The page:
With minutes to go until his exclusive negotiating window was to expire, Jordan struck a deal late Friday night to buy controlling interest of the Charlotte Bobcats, putting the six-time NBA champion in charge of the money-losing team in his home state.
Owner Bob Johnson announced in a statement that he's agreed to sell the Bobcats to Jordan, who been a part-owner of since 2006. Jordan has been running the team's basketball operations.
The purchase price and details of Jordan's ownership group - called MJ Basketball Holdings LLC
- weren't immediately available. A spokeswoman for Johnson and a spokesman for Jordan said neither man was available for comment early Saturday.
The league's owners must still approve the purchase.
Jordan was in competition with former Houston Rockets executive George Postolos, who also had an ownership group together to buy the team. But Postolos said Jordan had the exclusive right to buy the club until just before midnight Friday night.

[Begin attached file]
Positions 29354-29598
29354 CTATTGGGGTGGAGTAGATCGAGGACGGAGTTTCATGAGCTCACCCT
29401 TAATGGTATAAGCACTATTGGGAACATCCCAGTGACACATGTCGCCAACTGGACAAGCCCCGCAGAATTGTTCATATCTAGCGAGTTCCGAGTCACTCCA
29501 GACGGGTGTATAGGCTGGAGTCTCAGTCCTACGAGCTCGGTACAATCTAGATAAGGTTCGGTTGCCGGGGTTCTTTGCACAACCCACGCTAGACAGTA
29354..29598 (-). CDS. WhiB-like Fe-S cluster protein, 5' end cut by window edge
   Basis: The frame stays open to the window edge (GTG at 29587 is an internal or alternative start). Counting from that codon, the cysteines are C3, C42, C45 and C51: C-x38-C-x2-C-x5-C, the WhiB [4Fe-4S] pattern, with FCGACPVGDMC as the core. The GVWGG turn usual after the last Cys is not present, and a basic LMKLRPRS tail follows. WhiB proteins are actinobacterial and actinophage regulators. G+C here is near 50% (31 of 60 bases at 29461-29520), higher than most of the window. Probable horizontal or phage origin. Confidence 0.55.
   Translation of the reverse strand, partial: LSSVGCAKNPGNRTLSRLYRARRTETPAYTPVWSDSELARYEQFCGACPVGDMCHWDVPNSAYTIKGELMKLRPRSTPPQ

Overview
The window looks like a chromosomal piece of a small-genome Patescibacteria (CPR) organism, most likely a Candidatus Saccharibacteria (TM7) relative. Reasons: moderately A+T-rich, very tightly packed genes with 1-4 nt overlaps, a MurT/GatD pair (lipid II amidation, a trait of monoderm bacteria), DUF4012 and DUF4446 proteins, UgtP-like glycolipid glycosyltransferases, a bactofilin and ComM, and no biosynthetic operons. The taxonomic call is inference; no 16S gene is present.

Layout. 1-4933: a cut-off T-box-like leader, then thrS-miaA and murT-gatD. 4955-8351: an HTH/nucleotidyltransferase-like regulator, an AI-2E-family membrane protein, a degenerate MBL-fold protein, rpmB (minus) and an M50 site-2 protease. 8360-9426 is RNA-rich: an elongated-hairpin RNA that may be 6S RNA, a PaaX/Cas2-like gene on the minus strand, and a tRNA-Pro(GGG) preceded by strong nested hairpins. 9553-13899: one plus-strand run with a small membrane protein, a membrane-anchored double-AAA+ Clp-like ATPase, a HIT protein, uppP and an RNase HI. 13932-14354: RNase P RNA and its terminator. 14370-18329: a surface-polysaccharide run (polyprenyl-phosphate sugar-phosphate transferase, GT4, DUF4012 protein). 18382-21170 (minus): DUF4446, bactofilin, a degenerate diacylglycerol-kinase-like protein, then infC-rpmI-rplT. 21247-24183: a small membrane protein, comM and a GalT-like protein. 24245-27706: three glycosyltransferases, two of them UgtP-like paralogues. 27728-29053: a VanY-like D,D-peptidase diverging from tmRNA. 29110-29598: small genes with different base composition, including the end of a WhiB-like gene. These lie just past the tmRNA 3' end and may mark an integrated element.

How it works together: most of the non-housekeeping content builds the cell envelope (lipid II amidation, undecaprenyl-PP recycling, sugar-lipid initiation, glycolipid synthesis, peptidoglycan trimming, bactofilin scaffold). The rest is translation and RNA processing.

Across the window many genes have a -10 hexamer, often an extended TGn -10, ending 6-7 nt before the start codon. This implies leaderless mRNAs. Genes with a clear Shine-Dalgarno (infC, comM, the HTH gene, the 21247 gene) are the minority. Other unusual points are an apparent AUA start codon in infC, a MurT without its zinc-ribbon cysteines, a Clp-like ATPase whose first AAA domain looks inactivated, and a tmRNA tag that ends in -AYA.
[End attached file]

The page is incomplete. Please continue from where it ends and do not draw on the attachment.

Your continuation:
Jordan hit another last-second shot - reaching a deal minutes before the deadline.
"I remain committed to becoming an NBA owner, and I'm glad that Michael will continue to bring his talent to the sport and the league," Postolos said in a phone interview with The Associated Press. "He's very, very committed."
It will end Johnson's stint as the first black majority owner of a major professional sports team. Jordan becomes another black owner in another milestone for the Hall of Famer, but one that comes with many challenges.
Jordan, a five-time NBA MVP and 14-time All-Star, has made millions lending his name to sneakers, apparel and other items. Now he'll begin a completely different role, trying to make the Bobcats a winner, and the franchise and Charlotte's downtown arena profitable.
After paying $300 million for the expansion team that began play in 2004-05, Johnson has accumulated about $150 million in debt and the team is expected to lose tens of millions this season as they struggle to draw fans and find sponsorships.